1. Nice post! I think you’re onto something. We often stick to the one biblical metaphor: justification by faith, but in speaking of salvation the Bible gives us so many others: new life (regeneration), rescue from slavery (redemption), personal change (sanctification), family (adoption) etc. When there are so many great ways to explain to the gospel available to us, why restrict ourselves to the one!

    1. Hi Nathan,

      Thanks for the thought. I think you’re bang on. But I guess I do understand why justification by faith receives such emphasis. In terms of how we Protestants have traditionally viewed salvation, justification is one point where it is unequivocally a matter of God’s gracious initiative and action (whereas sanctification, for example, tends to automatically associate in our heads with our contribution/co-operation/participation). Of course, I actually think that all of the metaphors you mention are ‘positional’ and definitive in much the same way as justification has been understood since (at least) Luther.

  2. Thanks for the thought Chris. I feel like I’ve not understood you fully and the implications here. Can you explain this for me some more?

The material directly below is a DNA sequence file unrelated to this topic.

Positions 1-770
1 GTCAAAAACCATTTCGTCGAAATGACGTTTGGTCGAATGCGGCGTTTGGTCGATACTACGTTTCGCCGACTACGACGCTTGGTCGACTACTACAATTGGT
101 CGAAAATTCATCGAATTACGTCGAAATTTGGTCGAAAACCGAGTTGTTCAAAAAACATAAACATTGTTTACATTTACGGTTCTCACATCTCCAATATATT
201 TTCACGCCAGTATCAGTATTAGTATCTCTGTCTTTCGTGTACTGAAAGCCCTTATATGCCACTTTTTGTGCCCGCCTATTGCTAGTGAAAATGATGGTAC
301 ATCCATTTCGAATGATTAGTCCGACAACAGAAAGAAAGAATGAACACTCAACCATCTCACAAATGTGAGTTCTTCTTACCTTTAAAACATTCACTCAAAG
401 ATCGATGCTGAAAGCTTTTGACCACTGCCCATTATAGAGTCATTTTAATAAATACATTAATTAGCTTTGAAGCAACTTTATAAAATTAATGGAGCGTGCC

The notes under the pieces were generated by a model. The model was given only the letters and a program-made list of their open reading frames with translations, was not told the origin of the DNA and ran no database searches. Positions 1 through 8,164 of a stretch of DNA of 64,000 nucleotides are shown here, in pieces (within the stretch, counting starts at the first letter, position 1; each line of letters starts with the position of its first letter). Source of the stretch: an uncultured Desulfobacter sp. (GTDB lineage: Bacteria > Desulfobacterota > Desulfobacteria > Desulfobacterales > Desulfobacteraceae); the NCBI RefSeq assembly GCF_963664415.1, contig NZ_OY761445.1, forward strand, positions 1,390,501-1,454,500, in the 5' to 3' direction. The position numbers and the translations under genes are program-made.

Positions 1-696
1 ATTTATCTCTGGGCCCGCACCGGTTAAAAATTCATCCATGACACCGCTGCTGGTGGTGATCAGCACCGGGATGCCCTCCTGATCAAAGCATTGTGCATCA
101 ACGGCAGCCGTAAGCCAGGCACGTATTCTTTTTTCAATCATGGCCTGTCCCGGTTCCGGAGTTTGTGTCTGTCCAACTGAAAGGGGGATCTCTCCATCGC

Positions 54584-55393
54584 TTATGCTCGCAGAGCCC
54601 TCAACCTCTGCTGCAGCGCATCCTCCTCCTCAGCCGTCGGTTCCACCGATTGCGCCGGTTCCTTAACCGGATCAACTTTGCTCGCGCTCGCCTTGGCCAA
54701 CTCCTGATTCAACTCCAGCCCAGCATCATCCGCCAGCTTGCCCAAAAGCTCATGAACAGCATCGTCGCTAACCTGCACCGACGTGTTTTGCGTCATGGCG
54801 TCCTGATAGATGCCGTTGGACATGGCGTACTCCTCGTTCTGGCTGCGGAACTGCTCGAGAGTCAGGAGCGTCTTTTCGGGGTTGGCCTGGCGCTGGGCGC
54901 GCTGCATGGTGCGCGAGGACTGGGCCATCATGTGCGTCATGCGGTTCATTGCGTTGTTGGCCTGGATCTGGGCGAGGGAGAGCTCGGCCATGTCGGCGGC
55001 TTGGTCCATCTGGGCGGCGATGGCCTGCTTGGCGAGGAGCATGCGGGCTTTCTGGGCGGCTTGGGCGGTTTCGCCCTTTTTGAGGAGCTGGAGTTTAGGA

How does using identity as the primary category help me better explain who Christ is, what Christ has done and what it means for us?

    I’m afraid I’m ignorant of what ‘the trope of identity’ means in this context… ???

    You seem to be addressing a slightly different issue than that of the relationship of biblical metaphors raised by Nathan. Or have I misread you… (Hobby Horse alert: I’ve got 15000 words on biblical metaphors on the atonement on its way. God willing.)

    1. Very astute, Bek. I’m not sure I fully understand the implications yet either! But I think you’re right that I’m raising bigger questions than those raised by Nathan (although not certainly excluding them).